Timothy App: The Lost Paintings
January 26- March 10, 2017
Reception: Thursday, January 26th from 6 to 8pm
Curated by Amy Eva Raehse
Goya Contemporary Gallery
3000 Chestnut Avenue, Mill 214, Baltimore, MD 21211
For Immediate Release: Goya Contemporary Gallery is pleased to present a solo exhibition of paintings by Contemporary American artist Timothy App (B. 1947 Akron, OH), whose work is in numerous private and public collections including the Baltimore Museum of Art, the Albright-Knox in NY, the Long Beach Museum of Art, the Museum of Fine Arts Santa Fe, The Tucson Museum of Art, Art Cloud Korea, among others.
Timothy App attended Kent State University in Ohio, where he received a BFA degree in painting in 1970. He continued his study of painting at Tyler School of Art of Temple University and in 1974 received an MFA. During his thirty-seven years of teaching, he has taught at Pomona College in California, the University of New Mexico in Albuquerque, and since 1990 at the Maryland Institute College of Art in Baltimore. With many one-person and group exhibitions since 1970, he has shown his abstract paintings regionally, nationally and abroad including in Poland and Japan. App is a recipient of a NEA fellowship in painting, as well as an individual artist's grant from the Maryland State Arts Council. Twice he has received the Trustee's Award for Excellence in Teaching at MICA, and has been nominated for the Richard C. Diebenkorn Teaching Fellowship. In addition to painting and teaching, App has written on the work of other artists, lectured on his own work, and curated exhibitions.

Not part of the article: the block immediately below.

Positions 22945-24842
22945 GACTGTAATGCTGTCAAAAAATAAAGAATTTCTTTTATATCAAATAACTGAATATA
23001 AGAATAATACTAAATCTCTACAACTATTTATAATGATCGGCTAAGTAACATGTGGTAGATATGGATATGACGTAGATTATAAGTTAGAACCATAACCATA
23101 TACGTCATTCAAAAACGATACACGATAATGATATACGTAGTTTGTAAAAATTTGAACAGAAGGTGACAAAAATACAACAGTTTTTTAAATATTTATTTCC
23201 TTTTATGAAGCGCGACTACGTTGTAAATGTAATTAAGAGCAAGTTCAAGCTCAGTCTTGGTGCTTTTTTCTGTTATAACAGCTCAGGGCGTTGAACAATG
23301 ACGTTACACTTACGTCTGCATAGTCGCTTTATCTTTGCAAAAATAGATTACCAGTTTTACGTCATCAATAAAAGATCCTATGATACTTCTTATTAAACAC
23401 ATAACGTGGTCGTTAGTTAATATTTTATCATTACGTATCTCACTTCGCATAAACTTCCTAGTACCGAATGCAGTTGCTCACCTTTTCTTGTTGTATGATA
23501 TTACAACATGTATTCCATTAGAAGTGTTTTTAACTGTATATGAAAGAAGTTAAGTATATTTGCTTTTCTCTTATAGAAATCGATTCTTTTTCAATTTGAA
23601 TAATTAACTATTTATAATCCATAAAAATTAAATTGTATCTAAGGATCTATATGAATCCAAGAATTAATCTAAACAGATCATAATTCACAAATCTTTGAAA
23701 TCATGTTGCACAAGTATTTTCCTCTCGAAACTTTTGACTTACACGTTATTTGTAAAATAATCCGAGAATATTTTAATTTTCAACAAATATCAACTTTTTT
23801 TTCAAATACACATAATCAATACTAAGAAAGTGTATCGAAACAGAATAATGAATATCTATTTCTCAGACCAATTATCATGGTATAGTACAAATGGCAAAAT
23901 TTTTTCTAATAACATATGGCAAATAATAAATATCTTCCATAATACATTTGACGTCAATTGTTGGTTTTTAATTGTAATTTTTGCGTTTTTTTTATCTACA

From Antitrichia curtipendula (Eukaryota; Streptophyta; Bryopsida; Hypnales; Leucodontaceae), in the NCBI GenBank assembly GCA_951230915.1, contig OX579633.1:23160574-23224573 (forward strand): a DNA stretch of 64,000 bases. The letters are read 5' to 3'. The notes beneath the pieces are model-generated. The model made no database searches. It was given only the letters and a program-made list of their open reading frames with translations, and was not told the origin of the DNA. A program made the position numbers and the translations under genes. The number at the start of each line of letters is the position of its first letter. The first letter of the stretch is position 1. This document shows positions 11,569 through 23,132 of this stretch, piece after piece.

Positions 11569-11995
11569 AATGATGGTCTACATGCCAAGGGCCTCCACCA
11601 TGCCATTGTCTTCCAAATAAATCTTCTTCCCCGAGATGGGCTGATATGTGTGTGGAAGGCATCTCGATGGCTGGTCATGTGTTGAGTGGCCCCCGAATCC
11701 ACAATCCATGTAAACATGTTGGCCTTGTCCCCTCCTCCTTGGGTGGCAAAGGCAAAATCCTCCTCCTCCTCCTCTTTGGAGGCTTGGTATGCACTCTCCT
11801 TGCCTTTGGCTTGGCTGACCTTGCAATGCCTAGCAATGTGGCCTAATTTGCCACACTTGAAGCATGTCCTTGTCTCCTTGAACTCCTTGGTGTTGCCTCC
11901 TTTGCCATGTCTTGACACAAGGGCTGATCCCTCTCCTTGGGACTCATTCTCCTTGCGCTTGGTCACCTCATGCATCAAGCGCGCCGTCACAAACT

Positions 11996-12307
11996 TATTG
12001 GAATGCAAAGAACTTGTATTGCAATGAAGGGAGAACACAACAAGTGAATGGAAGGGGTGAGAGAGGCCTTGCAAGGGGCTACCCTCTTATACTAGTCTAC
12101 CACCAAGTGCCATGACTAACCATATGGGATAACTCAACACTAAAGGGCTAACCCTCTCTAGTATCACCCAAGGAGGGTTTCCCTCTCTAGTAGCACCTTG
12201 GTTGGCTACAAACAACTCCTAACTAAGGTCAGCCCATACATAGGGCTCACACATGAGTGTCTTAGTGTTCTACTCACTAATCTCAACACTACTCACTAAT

The exhibition, Timothy App: The Lost Paintings, will feature 6 large paintings re-authored by the artist. A work of art is termed “lost” when credible sources —be it historians, scholars, or the actual creator —classify the work as having once existed but is no longer accounted for in studios, workshops, museums, collections, or cultural institutions. It is a work that has vanished. In some cases, lost artworks have been purposely or nefariously destroyed, in other cases the work is a victim of accident, theft, war, bad stewardship, or unfavorable environmental conditions. The seeds for the exhibition Timothy App: The Lost Paintings were planted in 2012 and 2013 as we began working toward a solo, retrospective exhibition at American University Museum, The Katzen. The bespoke exhibition was a didactic presentation of App’s working method and formal development over a span of 45 years, and paid tribute to the artist’s complex exploration of, and contribution to, abstract painting in a larger historical narrative. Our focus, then, was to point to the artist’s signature style of geometric abstraction, with its assertive visual tensions, to reveal a concise and thoughtful understanding of the nature of painting that we titled The Aesthetics of Precision. If the carefulness of this artist hadn’t been established clearly before, then it certainly was after The Aesthetics of Precision: Forty-Five Years of Painting. But there was a curious exception. Amid excavating earlier works from the artist’s archives, we were befuddled to learn that in App’s oeuvre, there existed 6 paintings —important to the artist’s evolution and executed simultaneously—that had gone missing. The loss stuck with me, as a curator, because it created a small gap in the sequence of otherwise accounted for works. There was no explanation. No delicious story. No acquisition history. The work had simply disappeared. In 2016 App, with guidance from slides of the original paintings, decided to remake these works, modified in scale, but fundamentally adhering to the original draughts. It is this group of paintings, revisited and rediscovered, that we present to you in this rare exhibition of ‘new-early work’ by Timothy App titled “The Lost Paintings.”